By Jordan Guthrie
As I was wrapping up my dissertation in the spring of 2014, I was attracted to the prospect of applying the skills and experiences I gained in grad school outside academia. The public service seemed to offer that opportunity in an intellectually engaging environment where I could have a tangible and direct impact on public policy. It was a way to break out of my comfort zone, gain new perspectives on the workings of the state, and learn about new policy areas.
I didn’t realize just how steep that learning curve could be. My academic research was on agrarian political economy and, by the time of my defense, I was working at Environment Canada as a senior adviser on climate change policy. In that role I learned about and advised on files ranging from emissions reductions in Canadian domestic sectors to Canada’s engagement on environmental issues at the United Nations and Arctic Council. Almost two years on and realizing that I missed subject matter closer to my academic interests, I made the move in early 2016 to Global Affairs Canada’s Strategic Policy Branch, where as a senior economic policy adviser I could build on my background in comparative political economy and international relations.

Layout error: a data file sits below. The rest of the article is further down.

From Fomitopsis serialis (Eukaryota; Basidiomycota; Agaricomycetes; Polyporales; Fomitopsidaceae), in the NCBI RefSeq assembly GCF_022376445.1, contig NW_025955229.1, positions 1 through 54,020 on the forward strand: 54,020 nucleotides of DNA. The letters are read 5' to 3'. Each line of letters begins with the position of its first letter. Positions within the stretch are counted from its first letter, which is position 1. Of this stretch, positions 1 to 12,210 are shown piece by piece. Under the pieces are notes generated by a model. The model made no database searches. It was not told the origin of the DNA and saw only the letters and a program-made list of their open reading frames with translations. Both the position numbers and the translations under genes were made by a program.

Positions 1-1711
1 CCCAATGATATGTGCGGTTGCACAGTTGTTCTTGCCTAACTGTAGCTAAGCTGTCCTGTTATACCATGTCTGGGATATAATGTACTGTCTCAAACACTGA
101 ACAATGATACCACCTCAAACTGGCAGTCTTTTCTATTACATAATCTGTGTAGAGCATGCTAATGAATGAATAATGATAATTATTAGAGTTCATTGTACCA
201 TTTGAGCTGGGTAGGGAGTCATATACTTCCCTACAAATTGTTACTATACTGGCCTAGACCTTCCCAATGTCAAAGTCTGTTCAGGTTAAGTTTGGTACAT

My time working in the public service has been rich and rewarding, and it was made possible by a critical enabling mechanism—the Recruitment of Policy Leaders (RPL) program. RPL aims to attract top recruits with advanced degrees, policy experience and strong community engagement into the federal public service in ways that offer them the opportunity to make a real difference in policy- and decision-making. I entered that first job at Environment Canada through RPL, and it was through RPL’s vibrant network that I was able to identify the opportunity to move to Global Affairs Canada. I’m now Deputy Director of a division that helps shape Canada’s international economic strategy as well as Canadian engagement on economic issues in international fora.
It’s the range of possibilities that excites me most about working in the public service. Opportunities for movement within and across departments are not uncommon, and offer exposure to a staggering range of policy areas. If I were to give one piece of advice to those considering a career in public policy it would be to set your sights wide and avoid over-specialization. The career of a “policy generalist” is never boring. It often spans several policy areas and departments, and helps develop the agility and perspective necessary to excel and lead in a dynamic environment.
From environment to foreign policy and from advising to managing, I haven’t stopped learning. I think that’s something we can all agree is fundamental to a rewarding career, in or outside academe.
Jordan Guthrie (PhD (Toronto), MA (Dalhousie), BA (McGill))
Deputy Director, International Economic Strategy
Strategic Policy Branch, Global Affairs Canada